The third argument related to the minor change definition itself. The Court stated that the key question in the minor change test is what causes the change of position. It is not enough to simply look at the position that applied at the time the development application was made, and to compare it to the position that would apply if the application were remade today and ask whether there would be a new matter for referral agency assessment. The “minor change” definition focuses on the change, and what it results in.
The Court held that:
“The focus is on the change and what it would cause if the application including the change were made when the change is made. It is not whether the law has changed in the meantime such that the assessment of unaltered parts of a development application would now attract a greater degree of scrutiny.”
The decision is consistent with the earlier (obiter) comments in Cleanaway Solid Waste Pty Ltd v Ipswich City Council and others  QPELR 809 at paragraph 52. The Court was satisfied that the changes sought did not seek to increase, at all, any clearing of koala vegetation and if anything, there was to be a reduction, and there was nothing in the change the engaged subparagraph (D) of the minor change definition.
This case also involves consideration of a koala habitat area. It was novel in that it was not a merits appeal to the P&E Court, but a review in the Queensland Civil and Administrative Tribunal (Tribunal) in relation to a request to revoke a koala habitat determination.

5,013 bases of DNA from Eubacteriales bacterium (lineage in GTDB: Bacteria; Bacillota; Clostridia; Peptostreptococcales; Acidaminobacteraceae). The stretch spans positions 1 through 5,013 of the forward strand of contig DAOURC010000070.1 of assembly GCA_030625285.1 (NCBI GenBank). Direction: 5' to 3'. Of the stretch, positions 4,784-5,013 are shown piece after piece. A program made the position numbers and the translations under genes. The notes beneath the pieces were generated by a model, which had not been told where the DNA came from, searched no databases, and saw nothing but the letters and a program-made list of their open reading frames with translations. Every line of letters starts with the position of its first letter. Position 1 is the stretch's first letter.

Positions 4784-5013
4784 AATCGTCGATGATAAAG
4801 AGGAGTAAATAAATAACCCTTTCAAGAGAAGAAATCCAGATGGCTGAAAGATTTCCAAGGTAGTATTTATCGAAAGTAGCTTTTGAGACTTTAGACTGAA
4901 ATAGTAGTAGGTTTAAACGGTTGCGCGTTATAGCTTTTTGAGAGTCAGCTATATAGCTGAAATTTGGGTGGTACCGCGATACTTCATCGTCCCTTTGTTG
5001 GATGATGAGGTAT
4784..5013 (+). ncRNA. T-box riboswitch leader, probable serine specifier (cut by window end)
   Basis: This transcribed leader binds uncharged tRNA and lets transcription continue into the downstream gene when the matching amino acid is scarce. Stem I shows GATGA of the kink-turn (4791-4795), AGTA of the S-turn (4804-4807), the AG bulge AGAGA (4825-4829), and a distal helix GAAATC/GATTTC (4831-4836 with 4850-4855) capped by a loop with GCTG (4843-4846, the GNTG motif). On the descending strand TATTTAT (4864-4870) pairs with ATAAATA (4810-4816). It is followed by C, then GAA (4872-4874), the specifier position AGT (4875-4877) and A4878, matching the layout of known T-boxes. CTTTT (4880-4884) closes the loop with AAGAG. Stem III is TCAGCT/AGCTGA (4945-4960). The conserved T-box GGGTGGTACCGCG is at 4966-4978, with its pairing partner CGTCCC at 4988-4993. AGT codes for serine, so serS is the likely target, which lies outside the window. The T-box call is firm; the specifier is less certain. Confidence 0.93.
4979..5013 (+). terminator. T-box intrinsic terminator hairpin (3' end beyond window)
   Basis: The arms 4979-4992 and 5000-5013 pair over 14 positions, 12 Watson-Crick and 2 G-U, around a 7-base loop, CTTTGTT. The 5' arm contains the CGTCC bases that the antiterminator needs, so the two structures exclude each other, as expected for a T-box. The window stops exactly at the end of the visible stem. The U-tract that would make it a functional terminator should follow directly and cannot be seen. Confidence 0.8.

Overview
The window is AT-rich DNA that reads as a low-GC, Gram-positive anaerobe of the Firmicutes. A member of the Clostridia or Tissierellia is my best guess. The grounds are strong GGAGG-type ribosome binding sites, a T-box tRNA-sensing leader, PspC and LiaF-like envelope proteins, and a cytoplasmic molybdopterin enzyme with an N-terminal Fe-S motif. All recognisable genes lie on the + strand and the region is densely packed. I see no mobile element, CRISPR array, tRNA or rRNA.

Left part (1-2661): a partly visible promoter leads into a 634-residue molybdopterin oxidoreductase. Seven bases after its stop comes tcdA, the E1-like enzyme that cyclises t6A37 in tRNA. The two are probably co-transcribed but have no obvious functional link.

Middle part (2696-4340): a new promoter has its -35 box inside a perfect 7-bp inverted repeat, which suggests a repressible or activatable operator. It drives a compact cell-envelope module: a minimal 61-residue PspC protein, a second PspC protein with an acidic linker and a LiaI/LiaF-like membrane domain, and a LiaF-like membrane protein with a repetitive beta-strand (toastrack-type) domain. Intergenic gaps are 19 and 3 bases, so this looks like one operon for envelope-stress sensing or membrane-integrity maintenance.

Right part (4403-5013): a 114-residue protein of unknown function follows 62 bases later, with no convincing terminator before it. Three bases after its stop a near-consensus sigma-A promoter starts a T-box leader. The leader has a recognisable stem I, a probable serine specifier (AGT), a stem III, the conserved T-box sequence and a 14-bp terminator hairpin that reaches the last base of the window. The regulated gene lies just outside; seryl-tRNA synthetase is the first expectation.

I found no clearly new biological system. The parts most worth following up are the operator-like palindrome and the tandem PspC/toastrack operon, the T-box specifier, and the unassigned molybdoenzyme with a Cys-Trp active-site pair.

The applicant had asked the Department of Environment and Science (Department) to amend or revoke the determination of the koala habitat area over its property. The Department excluded part of the area, but otherwise declined to revoke the koala habitat determination. The applicant applied to QCAT to review that decision.
Under the Koala Plan, the Department’s chief executive may determine an area in a koala district to be a koala habitat area. The test (at that time) pursuant to section 7B(3) of the NC Koala Conservation Plan was whether the chief executive was satisfied:
The balance of section 7B in the Koala Plan states that, in making the decision, the chief executive must “have regard to information that is reasonably available… in relation to the combination of biophysical measures and suitability of vegetation in the area.” (section 7B(4)). The stated purpose, under section 7B(2), of determining that an area is a koala habitat area is “to avoid impacts on koala habitat to ensure the long-term persistence of koala populations in the wild.” Section 7C of the Koala Plan allows an owner of land (or a person on the owner’s behalf) to ask the chief executive to amend or revoke determinations about koala habitat areas made under section 7B.
The test in section 7B(3) was therefore central to the case. The Tribunal had to determine whether the area contained koala habitat and whether it was essential for conservation of a viable koala population in the wild. The parties agreed (based on their respective expert reports) that the land contained koala habitat. The issue was whether the Tribunal could be satisfied the area was “essential for the conservation of a viable koala population in the wild.”
In support of its case, the Applicant led evidence including that:
In response, the Department argued that retention of any such koala habitat, regardless of whether there was evidence of the use of the land by koalas either as a place to live or to cross from one area to another, was essential to the conservation of a viable koala population in the wild. The Department’s report emphasised that: